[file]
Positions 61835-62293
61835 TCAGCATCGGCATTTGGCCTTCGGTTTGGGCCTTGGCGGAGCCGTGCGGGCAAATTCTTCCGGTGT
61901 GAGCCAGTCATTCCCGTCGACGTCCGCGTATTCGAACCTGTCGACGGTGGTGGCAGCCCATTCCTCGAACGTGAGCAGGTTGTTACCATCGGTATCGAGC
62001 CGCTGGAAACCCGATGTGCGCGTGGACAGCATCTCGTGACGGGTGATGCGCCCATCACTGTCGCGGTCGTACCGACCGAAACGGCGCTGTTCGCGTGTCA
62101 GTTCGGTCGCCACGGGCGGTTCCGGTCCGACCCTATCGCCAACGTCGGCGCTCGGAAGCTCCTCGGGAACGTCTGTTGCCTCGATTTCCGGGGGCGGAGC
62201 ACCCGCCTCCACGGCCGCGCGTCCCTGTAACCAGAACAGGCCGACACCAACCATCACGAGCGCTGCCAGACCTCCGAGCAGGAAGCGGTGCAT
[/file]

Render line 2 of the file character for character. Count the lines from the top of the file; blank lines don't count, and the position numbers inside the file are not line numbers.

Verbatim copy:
61835 TCAGCATCGGCATTTGGCCTTCGGTTTGGGCCTTGGCGGAGCCGTGCGGGCAAATTCTTCCGGTGT